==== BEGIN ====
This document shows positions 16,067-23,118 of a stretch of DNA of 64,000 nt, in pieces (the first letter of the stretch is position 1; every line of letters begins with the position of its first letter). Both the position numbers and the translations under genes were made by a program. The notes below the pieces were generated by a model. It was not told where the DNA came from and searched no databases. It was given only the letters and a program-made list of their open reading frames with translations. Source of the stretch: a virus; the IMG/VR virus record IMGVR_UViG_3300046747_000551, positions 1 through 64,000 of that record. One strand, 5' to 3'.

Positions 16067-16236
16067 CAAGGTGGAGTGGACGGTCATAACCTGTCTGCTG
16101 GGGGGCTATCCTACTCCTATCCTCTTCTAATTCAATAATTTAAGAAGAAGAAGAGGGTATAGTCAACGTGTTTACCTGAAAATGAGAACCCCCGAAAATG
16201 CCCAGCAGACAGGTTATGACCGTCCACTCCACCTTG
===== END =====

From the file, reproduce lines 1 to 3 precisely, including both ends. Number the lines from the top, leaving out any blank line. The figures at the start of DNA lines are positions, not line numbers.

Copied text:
This document shows positions 16,067-23,118 of a stretch of DNA of 64,000 nt, in pieces (the first letter of the stretch is position 1; every line of letters begins with the position of its first letter). Both the position numbers and the translations under genes were made by a program. The notes below the pieces were generated by a model. It was not told where the DNA came from and searched no databases. It was given only the letters and a program-made list of their open reading frames with translations. Source of the stretch: a virus; the IMG/VR virus record IMGVR_UViG_3300046747_000551, positions 1 through 64,000 of that record. One strand, 5' to 3'.

Positions 16067-16236
16067 CAAGGTGGAGTGGACGGTCATAACCTGTCTGCTG